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Universities founded during the 1960s divide into two main groups: the plateglass universities, so called because of their dominant architectural style, and the former colleges of advanced technology that were converted to universities following the Robbins Report.
The plate glass universities are differentiated from the civic universities by not having been university colleges submitting students for external examination, but instead being created ab initio as universities with their own degree-awarding powers (under the supervision of academic oversight councils).
All were established as universities by royal charter, with an accompanying act of parliament to transfer the property and assets of the university college to the newly incorporated university.
As this article lists universities by date of foundation, this section lists only the universities that gained their status in the period 1900–1959.
There are some institutions generally regarded as civic universities and sharing many elements of common history with these universities that gained university status later than this (e.g.
Newcastle in 1963 or Cardiff in 2005); these are listed under the appropriate time period.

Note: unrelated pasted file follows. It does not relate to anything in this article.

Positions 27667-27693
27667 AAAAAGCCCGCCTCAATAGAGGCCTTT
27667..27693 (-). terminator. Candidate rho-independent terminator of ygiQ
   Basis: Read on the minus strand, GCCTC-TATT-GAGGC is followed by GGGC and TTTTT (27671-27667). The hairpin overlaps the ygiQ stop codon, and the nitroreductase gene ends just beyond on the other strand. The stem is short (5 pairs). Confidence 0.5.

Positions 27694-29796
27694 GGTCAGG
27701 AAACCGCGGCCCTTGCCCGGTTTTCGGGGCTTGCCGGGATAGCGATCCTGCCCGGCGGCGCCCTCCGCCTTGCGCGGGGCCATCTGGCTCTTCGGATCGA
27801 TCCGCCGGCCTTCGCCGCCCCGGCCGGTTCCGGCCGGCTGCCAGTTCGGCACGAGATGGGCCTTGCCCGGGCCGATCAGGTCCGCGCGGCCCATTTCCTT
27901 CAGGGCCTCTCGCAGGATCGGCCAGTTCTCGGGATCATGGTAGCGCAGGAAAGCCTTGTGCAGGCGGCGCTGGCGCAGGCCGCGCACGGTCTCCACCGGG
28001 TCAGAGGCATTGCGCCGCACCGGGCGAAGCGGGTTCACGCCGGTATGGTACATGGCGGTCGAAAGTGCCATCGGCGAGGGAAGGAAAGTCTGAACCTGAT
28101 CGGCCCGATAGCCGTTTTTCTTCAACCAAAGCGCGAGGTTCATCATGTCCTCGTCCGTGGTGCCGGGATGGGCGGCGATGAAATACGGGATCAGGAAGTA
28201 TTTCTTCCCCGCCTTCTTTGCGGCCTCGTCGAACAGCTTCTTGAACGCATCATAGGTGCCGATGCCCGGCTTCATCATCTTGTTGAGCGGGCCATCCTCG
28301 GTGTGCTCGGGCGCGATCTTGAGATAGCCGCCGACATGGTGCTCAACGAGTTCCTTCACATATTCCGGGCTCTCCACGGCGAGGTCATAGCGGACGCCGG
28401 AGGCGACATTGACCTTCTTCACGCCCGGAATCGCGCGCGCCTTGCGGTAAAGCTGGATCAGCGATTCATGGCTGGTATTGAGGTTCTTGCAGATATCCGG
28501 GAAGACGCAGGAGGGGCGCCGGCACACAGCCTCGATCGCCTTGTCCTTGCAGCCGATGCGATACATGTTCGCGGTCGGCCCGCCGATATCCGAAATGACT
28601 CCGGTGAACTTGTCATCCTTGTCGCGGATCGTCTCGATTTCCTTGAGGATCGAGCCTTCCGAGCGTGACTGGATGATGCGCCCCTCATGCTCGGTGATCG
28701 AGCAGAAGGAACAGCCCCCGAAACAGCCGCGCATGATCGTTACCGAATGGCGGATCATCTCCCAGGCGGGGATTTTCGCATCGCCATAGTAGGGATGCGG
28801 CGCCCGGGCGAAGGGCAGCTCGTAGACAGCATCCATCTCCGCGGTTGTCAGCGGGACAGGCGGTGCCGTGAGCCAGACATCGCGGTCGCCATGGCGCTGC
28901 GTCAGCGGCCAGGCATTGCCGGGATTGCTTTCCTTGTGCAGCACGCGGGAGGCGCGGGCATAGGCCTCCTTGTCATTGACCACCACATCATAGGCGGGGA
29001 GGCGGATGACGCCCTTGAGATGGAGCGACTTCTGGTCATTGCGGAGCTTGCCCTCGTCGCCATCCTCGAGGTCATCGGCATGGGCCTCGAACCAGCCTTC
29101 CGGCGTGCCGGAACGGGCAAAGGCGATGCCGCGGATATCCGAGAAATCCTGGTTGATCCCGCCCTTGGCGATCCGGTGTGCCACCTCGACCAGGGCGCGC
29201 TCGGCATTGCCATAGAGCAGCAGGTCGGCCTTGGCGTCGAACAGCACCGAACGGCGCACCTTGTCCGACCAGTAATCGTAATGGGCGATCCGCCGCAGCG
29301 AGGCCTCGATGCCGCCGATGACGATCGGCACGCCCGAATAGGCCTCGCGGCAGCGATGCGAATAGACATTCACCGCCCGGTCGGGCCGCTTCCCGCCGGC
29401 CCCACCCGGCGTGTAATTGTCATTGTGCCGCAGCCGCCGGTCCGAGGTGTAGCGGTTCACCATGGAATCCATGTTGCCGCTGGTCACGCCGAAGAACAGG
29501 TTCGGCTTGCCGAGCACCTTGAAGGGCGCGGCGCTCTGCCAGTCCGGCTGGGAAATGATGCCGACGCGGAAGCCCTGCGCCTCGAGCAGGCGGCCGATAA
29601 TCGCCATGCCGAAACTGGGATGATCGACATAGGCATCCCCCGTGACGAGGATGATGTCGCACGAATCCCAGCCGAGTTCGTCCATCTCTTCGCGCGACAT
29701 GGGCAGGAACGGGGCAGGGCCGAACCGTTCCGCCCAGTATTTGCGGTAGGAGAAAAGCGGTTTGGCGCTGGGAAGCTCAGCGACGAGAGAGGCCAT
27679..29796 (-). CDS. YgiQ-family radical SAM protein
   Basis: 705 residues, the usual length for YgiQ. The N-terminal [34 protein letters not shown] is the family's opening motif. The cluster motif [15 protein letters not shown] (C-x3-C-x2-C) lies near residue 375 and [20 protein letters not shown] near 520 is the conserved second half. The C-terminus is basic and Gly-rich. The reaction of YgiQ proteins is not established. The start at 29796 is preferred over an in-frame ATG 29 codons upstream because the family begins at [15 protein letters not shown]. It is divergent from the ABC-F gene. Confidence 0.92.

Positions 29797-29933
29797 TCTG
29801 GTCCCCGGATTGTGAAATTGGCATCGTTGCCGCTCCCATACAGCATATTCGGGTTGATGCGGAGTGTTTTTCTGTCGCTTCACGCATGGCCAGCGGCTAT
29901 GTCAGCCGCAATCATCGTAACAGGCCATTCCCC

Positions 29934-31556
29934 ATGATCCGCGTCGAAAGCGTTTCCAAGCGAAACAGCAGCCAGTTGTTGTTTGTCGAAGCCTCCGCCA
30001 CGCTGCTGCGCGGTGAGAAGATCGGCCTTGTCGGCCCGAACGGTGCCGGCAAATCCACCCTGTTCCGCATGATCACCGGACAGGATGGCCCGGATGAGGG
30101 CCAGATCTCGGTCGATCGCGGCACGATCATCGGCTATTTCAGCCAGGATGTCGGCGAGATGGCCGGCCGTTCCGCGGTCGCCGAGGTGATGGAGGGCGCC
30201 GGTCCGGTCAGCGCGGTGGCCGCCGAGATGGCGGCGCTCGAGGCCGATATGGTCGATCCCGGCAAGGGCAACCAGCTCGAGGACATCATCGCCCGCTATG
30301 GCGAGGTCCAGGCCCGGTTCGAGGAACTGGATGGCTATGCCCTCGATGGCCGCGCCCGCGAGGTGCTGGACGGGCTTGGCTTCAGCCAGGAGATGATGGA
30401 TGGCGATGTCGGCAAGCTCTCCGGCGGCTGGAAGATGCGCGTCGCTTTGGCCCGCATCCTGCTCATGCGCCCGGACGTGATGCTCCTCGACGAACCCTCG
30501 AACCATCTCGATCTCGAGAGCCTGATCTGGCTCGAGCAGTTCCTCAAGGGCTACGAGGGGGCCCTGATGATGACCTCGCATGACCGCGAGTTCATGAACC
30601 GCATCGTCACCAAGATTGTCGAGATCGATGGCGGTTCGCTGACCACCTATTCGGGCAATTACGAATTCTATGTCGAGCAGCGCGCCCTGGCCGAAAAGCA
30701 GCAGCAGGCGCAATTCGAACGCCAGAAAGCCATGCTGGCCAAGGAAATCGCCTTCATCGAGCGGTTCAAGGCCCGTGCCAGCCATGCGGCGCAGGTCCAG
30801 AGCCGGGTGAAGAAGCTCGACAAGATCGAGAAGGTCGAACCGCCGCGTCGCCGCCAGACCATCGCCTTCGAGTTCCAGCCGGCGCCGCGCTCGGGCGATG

All of the red brick institutions in Great Britain have origins dating back to older medical or engineering colleges which prepared students for University of London external examination; many were also members of the federal Victoria University for a period.
The first civic university to be awarded full university status and the first unitary (not collegiate or federal) university in England.
No new universities were successfully founded in England or Scotland after 1600 until the nineteenth century, although the eighteenth century saw the establishment of a number of dissenting academies, medical schools such as St George's (1733) and the London Hospital Medical College (1785), and the Royal Veterinary College (1791).
The Andersonian Institute, a precursor of the University of Strathclyde, was established in 1796 and used the title Anderson's University between 18, but the University of Strathclyde did not receive a royal charter granting university status until 1964.
These universities were distinguished by being non-collegiate (and thus, at the time, non-residential) institutions founded as university colleges that admitted men without reference to religion and concentrated on imparting to their students "real-world" skills, often linked to engineering.
Current successor institute is the University of Manchester The University of Wales and the Victoria University were founded as federal universities incorporating earlier colleges and the University of London was founded as an examination board (becoming a federal university in 1900).
The federal universities are discussed further below.